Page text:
my boss wants me to collaborate with my coworker more — but his work is bad

A reader writes:

I have a coworker who started a few months ago. He and I are responsible for similar types of projects, but we rarely collaborate because the projects don’t readily lend themselves to teamwork. Occasionally, we may consult each other if we hit a technical snag with the software.

For some reason, my boss has started pushing me to work more closely with him on my projects. I’m not sure if she’s pushing him in the same way. However, I find his finished products to be subpar, and I wouldn’t want my name associated with his work. Other coworkers seek me out specifically to assist them, even when I’m slammed and he isn’t.

Do you have any thoughts on how I can 1) get my boss to stop pushing the point and 2) let her know that I prefer to stick to my way of doing things without disrespecting my coworker?

Also, why might a manager start insisting on collaboration out of the blue?

There are all kinds of reasons a manager might start pushing you to collaborate more with your coworker:

1. She thinks you have strengths that your coworker lacks and thinks that he would benefit from your involvement.
2. She thinks your coworker has strengths that you lack and thinks that you would benefit from his involvement.
3. Since your coworker is new, she wants him to get more exposure to how your team operates and considers you a good mentor for that.
4. Without collaboration, either or both of you are missing the perspective that the other person can add, and this will avoid problems and make the work stronger.
5. She’s grooming you (or him!) for a mentoring or management role.
6. She believes in collaboration for collaboration’s sake.
7. Something else that I haven’t thought of.

My money is #1 or #3. But the only way to find out for sure is to ask your manager. And once you know that, you’ll be better able to figure out how to respond.

So talk to your manager. Say something like this: “I know you’ve been asking for me to work more closely with Bob. Without that push, I normally wouldn’t, because our projects don’t have much overlap. Is there something that hasn’t been working as smoothly as it could? If you can help me understand more about the outcome you’re looking for, it will help me do this better.”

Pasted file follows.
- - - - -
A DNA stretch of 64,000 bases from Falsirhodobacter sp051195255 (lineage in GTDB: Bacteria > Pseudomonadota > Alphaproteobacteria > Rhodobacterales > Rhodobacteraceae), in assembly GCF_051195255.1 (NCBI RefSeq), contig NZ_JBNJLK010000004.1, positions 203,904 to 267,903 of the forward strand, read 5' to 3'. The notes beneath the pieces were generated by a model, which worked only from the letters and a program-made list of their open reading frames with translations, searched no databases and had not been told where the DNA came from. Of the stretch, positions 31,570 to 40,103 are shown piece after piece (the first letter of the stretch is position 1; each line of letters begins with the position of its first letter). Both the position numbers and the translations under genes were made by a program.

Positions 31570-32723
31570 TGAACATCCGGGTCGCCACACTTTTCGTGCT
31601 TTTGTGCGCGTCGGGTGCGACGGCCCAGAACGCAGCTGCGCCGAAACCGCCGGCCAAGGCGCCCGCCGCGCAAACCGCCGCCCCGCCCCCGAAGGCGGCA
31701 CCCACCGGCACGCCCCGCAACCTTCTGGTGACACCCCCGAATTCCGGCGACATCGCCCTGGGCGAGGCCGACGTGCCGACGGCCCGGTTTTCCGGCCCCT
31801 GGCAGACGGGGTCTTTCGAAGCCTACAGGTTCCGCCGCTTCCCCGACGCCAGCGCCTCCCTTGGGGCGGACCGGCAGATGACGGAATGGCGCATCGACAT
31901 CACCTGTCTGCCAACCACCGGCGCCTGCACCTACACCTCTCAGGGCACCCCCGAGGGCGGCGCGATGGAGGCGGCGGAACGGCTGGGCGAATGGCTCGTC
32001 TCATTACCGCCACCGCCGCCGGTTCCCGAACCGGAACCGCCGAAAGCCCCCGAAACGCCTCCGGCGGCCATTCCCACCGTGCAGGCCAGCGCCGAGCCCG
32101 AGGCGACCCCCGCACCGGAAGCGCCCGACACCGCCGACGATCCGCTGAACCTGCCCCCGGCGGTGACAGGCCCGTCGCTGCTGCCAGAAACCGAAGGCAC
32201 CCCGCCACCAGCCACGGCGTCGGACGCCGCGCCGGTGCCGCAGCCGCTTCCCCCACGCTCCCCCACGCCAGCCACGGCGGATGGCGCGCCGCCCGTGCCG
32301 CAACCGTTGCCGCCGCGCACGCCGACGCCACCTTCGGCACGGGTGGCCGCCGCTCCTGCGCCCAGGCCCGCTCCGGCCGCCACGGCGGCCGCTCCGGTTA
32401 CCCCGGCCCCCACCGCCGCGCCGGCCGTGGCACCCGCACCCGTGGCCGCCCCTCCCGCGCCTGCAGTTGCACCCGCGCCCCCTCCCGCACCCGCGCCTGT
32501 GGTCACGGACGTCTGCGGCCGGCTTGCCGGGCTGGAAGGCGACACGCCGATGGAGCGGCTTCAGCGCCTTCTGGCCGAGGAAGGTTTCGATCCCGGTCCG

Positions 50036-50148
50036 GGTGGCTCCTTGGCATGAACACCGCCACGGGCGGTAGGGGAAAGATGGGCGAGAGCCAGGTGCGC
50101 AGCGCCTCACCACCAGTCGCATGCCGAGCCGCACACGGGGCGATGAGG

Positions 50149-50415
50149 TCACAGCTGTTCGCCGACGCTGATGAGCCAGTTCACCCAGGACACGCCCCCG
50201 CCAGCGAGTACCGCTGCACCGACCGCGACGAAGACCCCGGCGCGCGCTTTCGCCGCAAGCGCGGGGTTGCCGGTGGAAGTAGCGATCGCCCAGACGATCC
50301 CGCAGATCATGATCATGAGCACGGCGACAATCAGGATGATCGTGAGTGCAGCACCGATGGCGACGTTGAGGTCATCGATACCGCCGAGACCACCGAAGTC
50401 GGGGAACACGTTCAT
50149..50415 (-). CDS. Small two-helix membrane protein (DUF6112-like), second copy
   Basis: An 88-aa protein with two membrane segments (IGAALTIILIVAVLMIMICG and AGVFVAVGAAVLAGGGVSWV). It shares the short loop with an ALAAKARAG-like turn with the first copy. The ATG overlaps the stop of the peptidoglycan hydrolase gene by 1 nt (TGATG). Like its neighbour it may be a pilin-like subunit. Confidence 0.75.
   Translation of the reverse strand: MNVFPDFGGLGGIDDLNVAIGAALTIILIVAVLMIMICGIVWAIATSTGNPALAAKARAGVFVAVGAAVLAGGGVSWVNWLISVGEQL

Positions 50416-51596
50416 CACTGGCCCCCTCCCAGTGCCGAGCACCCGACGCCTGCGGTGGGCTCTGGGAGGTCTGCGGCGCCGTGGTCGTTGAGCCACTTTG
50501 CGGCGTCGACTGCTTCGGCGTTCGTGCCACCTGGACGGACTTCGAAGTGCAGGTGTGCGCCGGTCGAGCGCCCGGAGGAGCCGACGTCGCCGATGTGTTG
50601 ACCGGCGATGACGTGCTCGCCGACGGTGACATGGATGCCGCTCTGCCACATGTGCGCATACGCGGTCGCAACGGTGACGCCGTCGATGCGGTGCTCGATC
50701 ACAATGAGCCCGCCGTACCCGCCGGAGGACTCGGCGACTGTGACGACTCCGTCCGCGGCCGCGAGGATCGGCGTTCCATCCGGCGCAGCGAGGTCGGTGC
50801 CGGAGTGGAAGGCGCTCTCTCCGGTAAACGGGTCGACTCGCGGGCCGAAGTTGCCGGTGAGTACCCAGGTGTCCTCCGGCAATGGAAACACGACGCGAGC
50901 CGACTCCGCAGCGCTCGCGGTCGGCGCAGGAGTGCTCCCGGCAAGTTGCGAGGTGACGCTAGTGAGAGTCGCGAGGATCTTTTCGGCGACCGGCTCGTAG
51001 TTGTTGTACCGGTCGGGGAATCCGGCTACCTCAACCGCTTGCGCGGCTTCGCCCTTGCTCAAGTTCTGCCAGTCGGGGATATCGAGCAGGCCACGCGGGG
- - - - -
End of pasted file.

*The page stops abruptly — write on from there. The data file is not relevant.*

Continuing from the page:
You might hear that she knows his work isn’t great and that that’s why she wants to pair him with you more. In that case, you can certainly express your concerns about the impact that his involvement might have on your own projects (and reputation), and talk about how to manage that.

Or, if you hear that in the past there were problems caused by your projects lacked a crucial perspective that Bob can provide because of his work on XYZ, you can figure out how to handle that. The solution might be, for instance, that you don’t need to do the work with Bob, but can simply talk with him to make sure that whatever useful input he has is reflected in the work you’re doing yourself.

But if it’s a more vague “collaboration is good” response, then all you can really do is explain your concerns and see if there’s some other way to achieve whatever it is that she’s looking for. Maybe, as above, you can “collaborate” without actually doing the work jointly (by keeping each other in the loop about your projects, for instance, or by lending him guidance about his). Or maybe she’ll back off on the whole idea once she hears your concerns. Or maybe not — but at least at that point you’ll have more insight into what this directive is all about.

{ 15 comments… read them below }

  1. Mystic

    Oh man, I can think of a million reasons for this… Just to start adding onto Alison’s list:

    8. Bob is going to be taking over some/all of your projects.
    9. You and/or Bob need a backup who knows your projects in case one of you is hit by a bus.
    10. Increasing efficiency by making sure you two aren’t doing duplicate work (this is an issue in my area with software development… two people will write code that does the exact same thing… very common in silo work environments)

  2. John